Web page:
Pro Se Assignments of Error - Excessive Sentence

The defendant contends the 30-year sentence was excessive and disproportionate in light of the fact that he did not have the specific intent to kill the police officer. He also suggests that his attorney had informed him he would receive the minimum sentence of 20 years if he pled guilty.

Appellate review of sentences for excessiveness is a two-pronged inquiry. First, the record must show that the sentencing court complied with LSA-C.Cr.P. art. 894.1. The court need not list every aggravating or mitigating factor so long as the record reflects that it adequately considered the guidelines. State v. Marshall, 94-0461 (La. 9/5/95), 660 So.2d 819; State v. Linnear, 44, 830 (La.App. 2d Cir. 12/9/09), 26 So.3d 303. When the record shows an adequate factual basis for the sentence imposed, remand is unnecessary even in the absence of full compliance with the article. State v. Lobato, 603 So.2d 739 (La. 1992); State v. Linnear, supra. The important elements which should be considered are the defendant's personal history (age, family ties, marital status, health, employment record), prior criminal record, seriousness of offense, and the likelihood of rehabilitation. State v. Jones, 398 So.2d 1049 (La. 1981); State v. Ates, 43, 327 (La.App. 2d Cir. 8/13/08), 989 So.2d 259, writ denied, 2008-2341 (La. 5/15/09), 8 So.3d 581. There is no requirement that specific matters be given any particular weight at sentencing. State v. Taves, 2003-0518 (La. 12/3/03), 861 So.2d 144; State v. Caldwell, 46, 718 (La.App. 2d Cir. 11/2/11), 78 So.3d 799.

Second, a sentence violates La. Const. Art. 1 § 20 if it is grossly out of proportion to the seriousness of the offense or nothing more than a purposeless infliction of pain and suffering. State v. Dorthey, 623 So.2d 1276 (La. 1993). A sentence is grossly disproportionate if, when the crime and punishment are viewed in light of the harm to society, it shocks the sense of justice. State v. Weaver, 2001-0467 (La. 1/15/02), 805 So.2d 166; State v. Bradford, 29, 519 (La.App. 2d Cir. 4/2/97), 691 So.2d 864.

The trial court has wide discretion in imposing a sentence within minimum and maximum limits allowed by the statute; therefore a sentence will not be set aside as excessive unless the defendant shows the trial court abused its discretion. State v. Hardy, 39, 233 (La.App. 2d Cir. 1/26/05), 892 So.2d 710; State v. Young, 46, 575 (La.App. 2d Cir. 9/21/11), 73 So.3d 473, writ denied, 2011-2304 (La. 3/9/12), 84 So.3d 550. A trial judge is in the best position to consider the aggravating and mitigating circumstances of a particular case, and, therefore, is given broad discretion in sentencing. State v. Zeigler, 42, 661 (La.App. 2d Cir. 10/24/07), 968 So.2d 875. The reviewing court does not determine whether another sentence would have been more appropriate, but whether the trial court abused its discretion. State v. Esque, 46, 515 (La.App. 2d Cir. 9/21/11), 73 So.3d 1021, writ denied, 2011-2304 (La. 3/9/12), 84 So.3d 551.

With regard to the offense of first degree murder, LSA-R.S. 14:30(C) provides that if the district attorney does not seek a capital verdict, the offender shall be punished by life imprisonment at hard labor without benefit of parole, probation or suspension of sentence. LSA-R.S. 14:27(D) provides, in pertinent part:

D. Whoever attempts to commit any crime shall be punished as follows:
(b) If the offense so attempted is punishable by death or life imprisonment and is attempted against an individual who is a peace officer engaged in the performance of his lawful duty, he shall be imprisoned at hard labor for not less than twenty nor more than fifty years without benefit of parole, probation, or suspension of sentence.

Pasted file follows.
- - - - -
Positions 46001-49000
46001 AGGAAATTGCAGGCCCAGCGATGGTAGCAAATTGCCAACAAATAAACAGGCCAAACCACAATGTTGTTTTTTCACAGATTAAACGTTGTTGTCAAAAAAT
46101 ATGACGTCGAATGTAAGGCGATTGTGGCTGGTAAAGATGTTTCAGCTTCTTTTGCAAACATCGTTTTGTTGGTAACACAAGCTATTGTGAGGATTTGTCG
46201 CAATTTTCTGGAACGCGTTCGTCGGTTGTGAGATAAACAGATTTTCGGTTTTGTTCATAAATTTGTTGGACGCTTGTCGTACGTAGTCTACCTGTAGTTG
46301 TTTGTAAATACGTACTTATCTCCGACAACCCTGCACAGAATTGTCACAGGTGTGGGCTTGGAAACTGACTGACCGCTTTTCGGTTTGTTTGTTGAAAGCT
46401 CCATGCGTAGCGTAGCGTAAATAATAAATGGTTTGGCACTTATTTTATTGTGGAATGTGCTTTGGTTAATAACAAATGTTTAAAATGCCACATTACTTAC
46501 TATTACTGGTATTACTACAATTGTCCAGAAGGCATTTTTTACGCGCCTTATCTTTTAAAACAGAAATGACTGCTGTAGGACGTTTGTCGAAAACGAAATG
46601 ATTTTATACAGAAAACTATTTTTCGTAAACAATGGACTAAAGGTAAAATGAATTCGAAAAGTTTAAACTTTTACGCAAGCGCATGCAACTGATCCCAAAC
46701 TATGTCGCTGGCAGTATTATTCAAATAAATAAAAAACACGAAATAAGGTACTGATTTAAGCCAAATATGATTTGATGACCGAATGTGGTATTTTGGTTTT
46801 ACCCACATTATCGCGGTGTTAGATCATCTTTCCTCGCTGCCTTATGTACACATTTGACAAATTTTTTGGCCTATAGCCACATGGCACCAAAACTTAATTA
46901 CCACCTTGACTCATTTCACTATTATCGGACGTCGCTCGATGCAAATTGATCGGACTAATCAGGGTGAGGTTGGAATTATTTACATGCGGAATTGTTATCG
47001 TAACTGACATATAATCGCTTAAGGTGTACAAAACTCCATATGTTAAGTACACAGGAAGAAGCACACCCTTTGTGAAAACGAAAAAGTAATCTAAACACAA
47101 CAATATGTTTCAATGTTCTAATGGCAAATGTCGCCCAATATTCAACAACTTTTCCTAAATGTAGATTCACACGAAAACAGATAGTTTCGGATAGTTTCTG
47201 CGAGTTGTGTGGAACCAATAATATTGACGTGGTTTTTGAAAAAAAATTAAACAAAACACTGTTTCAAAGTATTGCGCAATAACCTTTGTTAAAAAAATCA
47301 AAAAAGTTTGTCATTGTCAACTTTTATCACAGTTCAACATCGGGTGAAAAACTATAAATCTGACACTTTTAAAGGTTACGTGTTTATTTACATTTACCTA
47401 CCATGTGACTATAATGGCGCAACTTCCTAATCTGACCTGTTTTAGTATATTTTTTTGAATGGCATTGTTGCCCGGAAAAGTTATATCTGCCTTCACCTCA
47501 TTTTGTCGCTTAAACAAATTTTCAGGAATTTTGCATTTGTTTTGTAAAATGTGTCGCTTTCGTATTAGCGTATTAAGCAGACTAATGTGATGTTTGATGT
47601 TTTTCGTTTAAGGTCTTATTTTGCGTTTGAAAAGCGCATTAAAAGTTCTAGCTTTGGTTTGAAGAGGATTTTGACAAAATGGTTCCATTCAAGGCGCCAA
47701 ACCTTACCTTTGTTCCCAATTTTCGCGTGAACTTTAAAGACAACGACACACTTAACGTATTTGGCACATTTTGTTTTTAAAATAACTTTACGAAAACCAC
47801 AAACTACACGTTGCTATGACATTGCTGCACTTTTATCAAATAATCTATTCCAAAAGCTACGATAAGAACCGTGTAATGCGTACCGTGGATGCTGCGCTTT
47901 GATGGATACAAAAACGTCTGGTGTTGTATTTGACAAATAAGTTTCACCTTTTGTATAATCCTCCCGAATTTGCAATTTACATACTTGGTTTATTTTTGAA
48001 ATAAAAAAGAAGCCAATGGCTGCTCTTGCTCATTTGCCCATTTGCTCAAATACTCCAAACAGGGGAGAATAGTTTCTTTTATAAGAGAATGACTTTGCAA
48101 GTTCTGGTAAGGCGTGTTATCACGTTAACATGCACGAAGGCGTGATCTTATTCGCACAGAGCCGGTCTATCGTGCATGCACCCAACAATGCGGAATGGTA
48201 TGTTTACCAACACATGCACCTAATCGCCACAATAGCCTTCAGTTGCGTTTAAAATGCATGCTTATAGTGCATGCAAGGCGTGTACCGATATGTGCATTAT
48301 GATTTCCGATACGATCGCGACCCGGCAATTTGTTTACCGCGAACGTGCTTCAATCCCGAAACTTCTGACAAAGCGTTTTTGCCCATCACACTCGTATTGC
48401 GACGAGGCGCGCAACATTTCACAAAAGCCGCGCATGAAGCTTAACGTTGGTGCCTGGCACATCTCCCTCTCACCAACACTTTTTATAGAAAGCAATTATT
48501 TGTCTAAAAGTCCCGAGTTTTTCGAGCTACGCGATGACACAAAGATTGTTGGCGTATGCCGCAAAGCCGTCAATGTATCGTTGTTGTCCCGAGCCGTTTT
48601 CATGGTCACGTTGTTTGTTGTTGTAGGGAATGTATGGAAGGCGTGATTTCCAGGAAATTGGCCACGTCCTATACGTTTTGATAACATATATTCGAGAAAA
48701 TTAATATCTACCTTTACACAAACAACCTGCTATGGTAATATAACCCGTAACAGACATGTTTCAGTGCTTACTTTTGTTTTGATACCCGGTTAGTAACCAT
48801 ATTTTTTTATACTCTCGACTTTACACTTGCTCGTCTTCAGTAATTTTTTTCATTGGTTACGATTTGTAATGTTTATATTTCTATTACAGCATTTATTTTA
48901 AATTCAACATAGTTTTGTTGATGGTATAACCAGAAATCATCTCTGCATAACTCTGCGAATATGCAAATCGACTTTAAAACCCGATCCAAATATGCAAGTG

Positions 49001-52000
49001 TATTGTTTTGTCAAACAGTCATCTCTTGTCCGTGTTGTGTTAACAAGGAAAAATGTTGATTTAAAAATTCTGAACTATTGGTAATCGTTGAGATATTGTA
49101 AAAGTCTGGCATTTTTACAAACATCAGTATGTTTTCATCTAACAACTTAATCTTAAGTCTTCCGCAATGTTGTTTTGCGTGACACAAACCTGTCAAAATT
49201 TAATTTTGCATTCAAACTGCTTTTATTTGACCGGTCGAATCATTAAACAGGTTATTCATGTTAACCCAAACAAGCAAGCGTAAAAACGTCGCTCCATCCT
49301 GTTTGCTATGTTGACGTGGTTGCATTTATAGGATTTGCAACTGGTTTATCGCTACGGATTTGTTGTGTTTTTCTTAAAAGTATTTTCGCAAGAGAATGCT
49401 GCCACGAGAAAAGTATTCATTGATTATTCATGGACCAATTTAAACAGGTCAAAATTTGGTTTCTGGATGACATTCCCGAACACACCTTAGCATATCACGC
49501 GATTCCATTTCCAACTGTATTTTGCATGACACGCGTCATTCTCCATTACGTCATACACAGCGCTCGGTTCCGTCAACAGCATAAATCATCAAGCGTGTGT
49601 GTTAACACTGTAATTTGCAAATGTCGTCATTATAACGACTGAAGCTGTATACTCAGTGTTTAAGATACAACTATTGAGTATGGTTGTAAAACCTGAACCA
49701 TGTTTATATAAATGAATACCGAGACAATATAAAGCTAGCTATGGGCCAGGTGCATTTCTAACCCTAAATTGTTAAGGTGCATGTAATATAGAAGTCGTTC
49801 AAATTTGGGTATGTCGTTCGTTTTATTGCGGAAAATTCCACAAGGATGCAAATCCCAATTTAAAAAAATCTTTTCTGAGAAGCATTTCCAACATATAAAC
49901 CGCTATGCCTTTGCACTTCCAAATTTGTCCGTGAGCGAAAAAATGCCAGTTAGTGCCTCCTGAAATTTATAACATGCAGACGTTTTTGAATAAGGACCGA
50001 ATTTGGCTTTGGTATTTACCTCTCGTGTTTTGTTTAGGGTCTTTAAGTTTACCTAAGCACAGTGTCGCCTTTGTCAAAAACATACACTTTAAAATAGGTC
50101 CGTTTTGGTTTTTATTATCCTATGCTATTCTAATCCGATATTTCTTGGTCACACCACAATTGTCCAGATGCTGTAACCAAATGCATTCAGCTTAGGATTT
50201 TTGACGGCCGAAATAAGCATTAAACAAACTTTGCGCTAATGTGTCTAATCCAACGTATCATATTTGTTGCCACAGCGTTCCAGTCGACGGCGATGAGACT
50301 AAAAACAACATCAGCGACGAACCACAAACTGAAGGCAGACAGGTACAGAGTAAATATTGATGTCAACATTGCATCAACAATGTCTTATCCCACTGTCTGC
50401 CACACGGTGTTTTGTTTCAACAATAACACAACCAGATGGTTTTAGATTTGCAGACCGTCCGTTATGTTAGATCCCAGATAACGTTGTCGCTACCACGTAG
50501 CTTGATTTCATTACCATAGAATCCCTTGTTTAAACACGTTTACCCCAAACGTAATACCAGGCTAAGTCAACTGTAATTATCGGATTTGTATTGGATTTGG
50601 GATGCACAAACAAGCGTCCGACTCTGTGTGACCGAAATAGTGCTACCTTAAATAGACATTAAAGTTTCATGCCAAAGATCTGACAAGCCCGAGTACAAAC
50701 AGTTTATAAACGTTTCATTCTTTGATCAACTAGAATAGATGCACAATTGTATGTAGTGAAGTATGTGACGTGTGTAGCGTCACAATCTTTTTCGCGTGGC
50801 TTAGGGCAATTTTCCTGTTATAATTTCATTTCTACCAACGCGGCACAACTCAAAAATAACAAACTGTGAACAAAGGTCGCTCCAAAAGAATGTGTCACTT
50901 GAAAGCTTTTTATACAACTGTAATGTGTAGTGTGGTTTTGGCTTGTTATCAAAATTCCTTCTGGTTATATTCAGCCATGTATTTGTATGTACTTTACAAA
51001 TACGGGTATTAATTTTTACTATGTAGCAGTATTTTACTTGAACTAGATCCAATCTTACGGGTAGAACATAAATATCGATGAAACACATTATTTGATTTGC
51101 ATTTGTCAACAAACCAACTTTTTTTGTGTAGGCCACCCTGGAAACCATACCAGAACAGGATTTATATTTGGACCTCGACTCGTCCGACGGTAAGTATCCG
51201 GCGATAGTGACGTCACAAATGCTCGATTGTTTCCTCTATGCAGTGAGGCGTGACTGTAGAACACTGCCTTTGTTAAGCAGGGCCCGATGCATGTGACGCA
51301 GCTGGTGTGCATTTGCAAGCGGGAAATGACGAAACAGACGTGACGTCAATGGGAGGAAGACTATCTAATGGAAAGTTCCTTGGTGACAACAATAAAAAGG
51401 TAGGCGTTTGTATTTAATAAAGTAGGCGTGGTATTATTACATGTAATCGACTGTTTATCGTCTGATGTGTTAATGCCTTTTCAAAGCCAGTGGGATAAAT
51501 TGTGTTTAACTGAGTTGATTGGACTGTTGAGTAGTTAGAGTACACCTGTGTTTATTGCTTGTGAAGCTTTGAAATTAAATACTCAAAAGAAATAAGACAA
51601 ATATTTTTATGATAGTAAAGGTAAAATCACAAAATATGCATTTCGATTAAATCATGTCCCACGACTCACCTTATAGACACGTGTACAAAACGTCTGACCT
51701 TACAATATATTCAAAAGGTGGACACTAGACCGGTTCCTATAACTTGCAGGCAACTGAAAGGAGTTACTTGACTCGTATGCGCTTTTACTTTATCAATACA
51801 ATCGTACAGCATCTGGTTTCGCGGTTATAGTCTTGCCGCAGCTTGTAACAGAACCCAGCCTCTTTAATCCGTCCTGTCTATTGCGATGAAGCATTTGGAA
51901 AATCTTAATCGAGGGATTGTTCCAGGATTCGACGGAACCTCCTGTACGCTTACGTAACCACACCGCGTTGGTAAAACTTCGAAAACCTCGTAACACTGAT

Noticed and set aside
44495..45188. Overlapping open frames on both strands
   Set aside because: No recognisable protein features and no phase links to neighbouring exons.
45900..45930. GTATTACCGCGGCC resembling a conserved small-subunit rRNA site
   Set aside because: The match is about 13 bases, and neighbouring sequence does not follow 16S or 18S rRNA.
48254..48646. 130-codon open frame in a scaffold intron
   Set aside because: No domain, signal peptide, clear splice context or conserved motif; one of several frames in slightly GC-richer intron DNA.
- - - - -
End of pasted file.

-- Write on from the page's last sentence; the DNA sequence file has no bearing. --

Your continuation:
We first note that the record does not contain any evidence to support the defendant's claim that his attorney had advised him that he would receive the minimum sentence of 20 years. The transcript from the guilty plea colloquy indicates that the defendant's counsel informed the defendant that the plea offer, with the sentence left to the discretion of the judge, was fair and he should accept it. Additionally, the trial court informed the defendant, multiple times, that the sentencing range was from 20 to 50 years, the sentence would be up to the trial court and the court would not make any promises as to what sentence would be imposed. Furthermore, the transcript from the sentencing hearing shows that the subsequent 30-year sentence was jointly recommended by the state and defense counsel, and it was the defense who suggested the 30-year sentence. The defendant did not object prior to the recommendation of the sentence or at any time during the sentencing hearing.

Moreover, the sentence imposed is within the statutory sentencing range. The sentencing transcript shows that the trial court took note of the defendant's age, his lack of criminal history and his expression of remorse for his actions. However, the court also noted the serious nature of the crime, wherein the defendant shot a law enforcement officer, who, possibly, would have died from the injury had he not been wearing a bullet-proof vest. The court further stated, "[T]his type of case cries out for vigorous prosecution and it calls out and screams out for an appropriate sentence."

Our review of this record reveals that this defendant was involved in significant drug trafficking, and he aimed and fired, through a window, at a police officer who was attempting to execute a search warrant. The defendant was initially charged with four felony offenses, and he received substantial benefit from the state's agreement to dismiss the separate drug offense – possession of a Schedule I controlled dangerous substance (marijuana) with intent to distribute.[9] Accordingly, we find that the sentence imposed is not grossly disproportionate to the severity of the crime and does not shock the sense of justice. This assignment is without merit.

CONCLUSION

For the reasons set forth herein, we affirm the defendant's conviction and sentence.

AFFIRMED.